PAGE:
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george hancock stefanSummer is full of lazy days, beach days, and reading days! My children are voracious readers because both of their parents read a lot. They always ask what I am going to read over the summer, since I do not teach. Inevitably, I respond that I am trying to catch up with the books that other people in my teaching field have suggested to me. There is no time for that kind of extra reading during the semester.

A number of years ago, I wrote a paper about the Holy Spirit in the American Baptist denomination. As I worked, I found a reference to a list of the top ten books about the Holy Spirit. The presence of the Holy Spirit fascinates me, so I went to track down these books. As I was looking through the books, I was surprised to find that one of my favorite authors was included. John Calvin did not simply want to write about the Holy Spirit, he wanted to be known as the theologian of the Holy Spirit. There is great benefit to reading deeply about one subject and learning from the insight of a variety of writers.

I recently wrote a paper on philosopher Max Weber, Serbian president Aleksander Vucic, and the Eastern Orthodox Church. While writing that paper, I found another intriguing list. This one gathered ten books that influenced the world, including Weber’s Capitalism and Protestant Ethics. One of the young men in our church is writing his doctoral dissertation on leadership and ethics and I am looking forward to reading his paper. With the increase in the number of immigrants and displaced people all over the world, I am surprised by the number of people reading Marx and how many people think that it is the worst thing in the world to be called a socialist.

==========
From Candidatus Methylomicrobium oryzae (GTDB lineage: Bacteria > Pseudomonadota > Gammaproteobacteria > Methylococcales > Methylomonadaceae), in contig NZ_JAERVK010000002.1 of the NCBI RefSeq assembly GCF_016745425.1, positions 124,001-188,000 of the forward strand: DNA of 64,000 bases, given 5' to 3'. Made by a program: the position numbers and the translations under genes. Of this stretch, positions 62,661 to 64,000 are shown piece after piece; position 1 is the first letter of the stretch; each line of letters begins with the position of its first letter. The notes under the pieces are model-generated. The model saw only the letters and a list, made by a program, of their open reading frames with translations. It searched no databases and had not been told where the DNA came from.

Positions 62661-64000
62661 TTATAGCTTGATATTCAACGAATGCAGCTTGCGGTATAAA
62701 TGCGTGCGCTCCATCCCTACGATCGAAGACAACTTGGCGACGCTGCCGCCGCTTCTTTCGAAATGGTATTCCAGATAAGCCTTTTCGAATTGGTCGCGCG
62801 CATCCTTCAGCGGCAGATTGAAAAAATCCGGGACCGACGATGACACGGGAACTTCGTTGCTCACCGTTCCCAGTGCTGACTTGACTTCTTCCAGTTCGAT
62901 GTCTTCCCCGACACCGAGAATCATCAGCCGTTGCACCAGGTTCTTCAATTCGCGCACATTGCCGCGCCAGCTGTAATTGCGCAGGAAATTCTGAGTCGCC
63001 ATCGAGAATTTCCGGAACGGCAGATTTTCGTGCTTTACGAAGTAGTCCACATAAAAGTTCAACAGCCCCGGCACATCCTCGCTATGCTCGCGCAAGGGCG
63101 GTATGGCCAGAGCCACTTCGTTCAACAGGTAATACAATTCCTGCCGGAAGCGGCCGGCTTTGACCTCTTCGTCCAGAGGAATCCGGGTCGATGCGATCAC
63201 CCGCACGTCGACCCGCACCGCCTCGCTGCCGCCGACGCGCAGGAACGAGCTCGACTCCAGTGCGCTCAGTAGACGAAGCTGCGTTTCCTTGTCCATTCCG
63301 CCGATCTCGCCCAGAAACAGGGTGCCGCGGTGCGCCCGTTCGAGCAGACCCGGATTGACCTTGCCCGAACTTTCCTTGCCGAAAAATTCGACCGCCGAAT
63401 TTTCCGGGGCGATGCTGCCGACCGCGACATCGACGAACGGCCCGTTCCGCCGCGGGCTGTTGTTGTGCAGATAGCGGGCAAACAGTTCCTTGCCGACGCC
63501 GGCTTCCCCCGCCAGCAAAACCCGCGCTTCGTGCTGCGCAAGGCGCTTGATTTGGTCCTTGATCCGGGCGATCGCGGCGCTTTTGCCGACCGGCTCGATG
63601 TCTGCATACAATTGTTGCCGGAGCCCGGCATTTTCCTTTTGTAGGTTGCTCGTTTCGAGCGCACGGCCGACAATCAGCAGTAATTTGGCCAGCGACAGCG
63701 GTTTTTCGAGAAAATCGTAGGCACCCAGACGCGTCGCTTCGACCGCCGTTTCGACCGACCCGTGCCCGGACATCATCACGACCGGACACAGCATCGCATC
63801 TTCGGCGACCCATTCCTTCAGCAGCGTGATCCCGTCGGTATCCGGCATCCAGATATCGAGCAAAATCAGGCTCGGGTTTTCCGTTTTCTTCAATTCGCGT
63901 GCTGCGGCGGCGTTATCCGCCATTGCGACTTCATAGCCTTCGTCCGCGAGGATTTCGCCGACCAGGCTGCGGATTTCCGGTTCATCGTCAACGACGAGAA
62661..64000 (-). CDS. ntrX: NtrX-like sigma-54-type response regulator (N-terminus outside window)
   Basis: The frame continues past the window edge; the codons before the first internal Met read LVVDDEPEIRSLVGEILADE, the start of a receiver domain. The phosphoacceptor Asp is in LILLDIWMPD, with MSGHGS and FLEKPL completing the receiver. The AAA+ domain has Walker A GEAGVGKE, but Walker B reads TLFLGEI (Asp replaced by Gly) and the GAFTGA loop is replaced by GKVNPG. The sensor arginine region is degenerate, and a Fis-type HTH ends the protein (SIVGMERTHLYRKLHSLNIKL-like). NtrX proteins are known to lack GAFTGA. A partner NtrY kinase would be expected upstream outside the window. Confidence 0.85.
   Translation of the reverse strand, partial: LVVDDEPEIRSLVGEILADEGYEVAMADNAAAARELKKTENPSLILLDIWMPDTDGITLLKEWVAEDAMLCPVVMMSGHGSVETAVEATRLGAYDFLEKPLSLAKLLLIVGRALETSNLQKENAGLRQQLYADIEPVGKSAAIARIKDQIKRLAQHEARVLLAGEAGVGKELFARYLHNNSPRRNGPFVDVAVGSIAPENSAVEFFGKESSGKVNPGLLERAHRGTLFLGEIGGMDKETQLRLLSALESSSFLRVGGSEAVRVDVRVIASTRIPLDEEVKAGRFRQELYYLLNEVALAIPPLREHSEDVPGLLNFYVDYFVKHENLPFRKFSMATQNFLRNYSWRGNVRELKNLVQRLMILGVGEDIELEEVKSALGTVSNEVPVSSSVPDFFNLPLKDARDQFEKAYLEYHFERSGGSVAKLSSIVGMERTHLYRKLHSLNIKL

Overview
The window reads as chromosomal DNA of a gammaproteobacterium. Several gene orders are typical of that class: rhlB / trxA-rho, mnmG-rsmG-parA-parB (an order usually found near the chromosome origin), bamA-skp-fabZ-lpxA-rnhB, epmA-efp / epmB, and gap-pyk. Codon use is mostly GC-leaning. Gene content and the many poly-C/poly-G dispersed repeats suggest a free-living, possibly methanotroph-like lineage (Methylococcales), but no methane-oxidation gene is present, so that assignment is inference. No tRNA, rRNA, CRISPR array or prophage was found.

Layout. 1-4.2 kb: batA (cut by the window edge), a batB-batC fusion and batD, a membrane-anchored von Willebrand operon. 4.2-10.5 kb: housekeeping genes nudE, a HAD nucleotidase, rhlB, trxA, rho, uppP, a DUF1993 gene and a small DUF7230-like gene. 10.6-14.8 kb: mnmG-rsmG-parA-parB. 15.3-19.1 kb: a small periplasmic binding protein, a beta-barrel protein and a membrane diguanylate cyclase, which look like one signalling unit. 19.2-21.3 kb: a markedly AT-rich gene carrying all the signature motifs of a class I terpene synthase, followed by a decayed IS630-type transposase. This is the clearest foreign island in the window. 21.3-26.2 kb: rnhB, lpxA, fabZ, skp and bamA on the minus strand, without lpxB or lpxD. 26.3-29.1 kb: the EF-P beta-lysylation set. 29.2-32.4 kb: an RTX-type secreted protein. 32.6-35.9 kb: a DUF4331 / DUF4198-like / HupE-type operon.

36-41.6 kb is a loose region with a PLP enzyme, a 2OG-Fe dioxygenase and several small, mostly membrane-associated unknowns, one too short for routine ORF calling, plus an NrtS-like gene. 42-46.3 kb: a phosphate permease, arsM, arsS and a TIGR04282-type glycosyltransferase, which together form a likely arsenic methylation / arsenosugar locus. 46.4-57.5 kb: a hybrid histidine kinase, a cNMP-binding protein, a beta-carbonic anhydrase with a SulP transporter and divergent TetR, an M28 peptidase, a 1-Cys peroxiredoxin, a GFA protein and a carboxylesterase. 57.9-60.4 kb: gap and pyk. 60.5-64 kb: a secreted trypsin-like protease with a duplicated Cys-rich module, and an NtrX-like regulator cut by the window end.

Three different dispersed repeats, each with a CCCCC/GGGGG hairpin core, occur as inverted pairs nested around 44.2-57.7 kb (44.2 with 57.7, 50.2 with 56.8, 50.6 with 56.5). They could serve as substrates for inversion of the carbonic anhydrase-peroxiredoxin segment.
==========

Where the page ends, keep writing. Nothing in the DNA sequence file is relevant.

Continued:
My daughters know that, in addition to the historical texts that I need to teach church history and the theological studies that I need for my pastoral life, I love to read poetry. For my birthday, I received a book called The Poetry of the 20th Century and I was shocked to see how much writing poetry has changed. It seems that things have greatly shifted from “poetry is the best words in the best form” to the statement that “every person can write prose, but the writing of poetry is a rare gift” to this book, where definitions and form are abandoned and anyone can be a poet.

Since most of us are monolingual, we usually read in English with an occasional book in translation. With all due respect to the Italians who wrote, “tradutore taditore” (the translator is the traitor), we hope and pray for good translators. Without good translations, we miss a lot. This year, I hope to read some books written by authors whose names I have trouble pronouncing. I want to see the world differently through their eyes.

A Reformed writer tells us that when we read a book, we may leave markings on it so we can go back to important nuggets. But each book leaves markings on us, as it expands our horizons, enables us to travel where we have not traveled before, and introduces us to new friends who are willing to share themselves with us.